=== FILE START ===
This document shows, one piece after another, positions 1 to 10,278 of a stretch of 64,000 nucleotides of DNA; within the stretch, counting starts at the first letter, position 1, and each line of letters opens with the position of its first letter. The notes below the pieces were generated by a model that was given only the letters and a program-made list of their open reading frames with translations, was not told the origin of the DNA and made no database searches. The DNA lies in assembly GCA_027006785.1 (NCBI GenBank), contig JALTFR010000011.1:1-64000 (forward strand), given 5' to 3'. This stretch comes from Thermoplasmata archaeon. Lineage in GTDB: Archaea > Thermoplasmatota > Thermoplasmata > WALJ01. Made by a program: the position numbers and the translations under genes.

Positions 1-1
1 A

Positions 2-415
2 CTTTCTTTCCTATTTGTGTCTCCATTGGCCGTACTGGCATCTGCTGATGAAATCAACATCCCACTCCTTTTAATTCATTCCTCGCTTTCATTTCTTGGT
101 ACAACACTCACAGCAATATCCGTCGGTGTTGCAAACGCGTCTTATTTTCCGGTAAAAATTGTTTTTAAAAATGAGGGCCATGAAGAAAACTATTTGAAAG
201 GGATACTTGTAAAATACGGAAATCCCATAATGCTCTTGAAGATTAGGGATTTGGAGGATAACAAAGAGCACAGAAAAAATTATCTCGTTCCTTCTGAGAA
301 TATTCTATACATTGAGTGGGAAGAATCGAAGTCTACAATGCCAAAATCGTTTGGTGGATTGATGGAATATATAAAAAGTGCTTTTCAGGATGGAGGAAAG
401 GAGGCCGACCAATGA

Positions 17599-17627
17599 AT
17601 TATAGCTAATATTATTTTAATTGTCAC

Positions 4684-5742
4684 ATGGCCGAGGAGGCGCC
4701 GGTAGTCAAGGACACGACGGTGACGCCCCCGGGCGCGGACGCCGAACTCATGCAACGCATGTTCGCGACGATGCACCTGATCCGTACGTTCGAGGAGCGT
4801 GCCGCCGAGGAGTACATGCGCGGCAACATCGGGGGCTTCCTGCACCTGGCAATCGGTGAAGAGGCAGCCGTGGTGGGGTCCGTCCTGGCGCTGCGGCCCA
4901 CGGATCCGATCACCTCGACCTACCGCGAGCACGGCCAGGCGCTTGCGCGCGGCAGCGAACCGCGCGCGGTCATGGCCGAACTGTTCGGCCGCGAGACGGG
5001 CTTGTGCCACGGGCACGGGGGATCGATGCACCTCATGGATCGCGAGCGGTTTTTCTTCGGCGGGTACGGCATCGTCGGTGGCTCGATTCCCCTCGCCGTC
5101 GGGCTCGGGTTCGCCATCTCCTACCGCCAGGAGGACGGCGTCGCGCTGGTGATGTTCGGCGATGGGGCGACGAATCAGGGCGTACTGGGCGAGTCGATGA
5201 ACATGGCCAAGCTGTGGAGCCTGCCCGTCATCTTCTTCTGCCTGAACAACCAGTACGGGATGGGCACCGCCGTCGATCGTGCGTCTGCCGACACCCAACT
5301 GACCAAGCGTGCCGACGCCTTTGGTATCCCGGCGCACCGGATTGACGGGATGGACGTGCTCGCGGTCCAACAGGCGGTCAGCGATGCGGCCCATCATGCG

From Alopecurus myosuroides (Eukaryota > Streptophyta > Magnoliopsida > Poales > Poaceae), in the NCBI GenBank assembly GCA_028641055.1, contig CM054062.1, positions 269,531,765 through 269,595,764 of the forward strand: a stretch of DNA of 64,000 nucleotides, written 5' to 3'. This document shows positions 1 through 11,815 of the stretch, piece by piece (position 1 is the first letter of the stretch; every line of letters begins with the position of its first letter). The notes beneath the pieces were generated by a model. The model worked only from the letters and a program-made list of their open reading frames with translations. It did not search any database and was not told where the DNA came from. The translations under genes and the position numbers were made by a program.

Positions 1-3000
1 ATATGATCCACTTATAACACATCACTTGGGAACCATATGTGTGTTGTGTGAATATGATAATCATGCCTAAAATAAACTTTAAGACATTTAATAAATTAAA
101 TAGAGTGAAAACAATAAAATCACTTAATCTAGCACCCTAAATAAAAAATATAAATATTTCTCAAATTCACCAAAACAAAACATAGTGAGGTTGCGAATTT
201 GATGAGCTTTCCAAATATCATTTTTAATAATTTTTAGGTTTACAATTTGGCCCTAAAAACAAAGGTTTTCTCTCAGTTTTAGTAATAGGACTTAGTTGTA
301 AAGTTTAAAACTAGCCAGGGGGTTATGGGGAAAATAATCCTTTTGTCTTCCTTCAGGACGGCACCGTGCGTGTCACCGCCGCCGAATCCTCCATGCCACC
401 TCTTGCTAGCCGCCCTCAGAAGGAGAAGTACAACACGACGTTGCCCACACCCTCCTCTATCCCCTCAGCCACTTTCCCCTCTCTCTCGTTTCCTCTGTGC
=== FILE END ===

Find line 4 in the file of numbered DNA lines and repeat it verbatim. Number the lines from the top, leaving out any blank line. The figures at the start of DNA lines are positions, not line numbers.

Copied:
Positions 2-415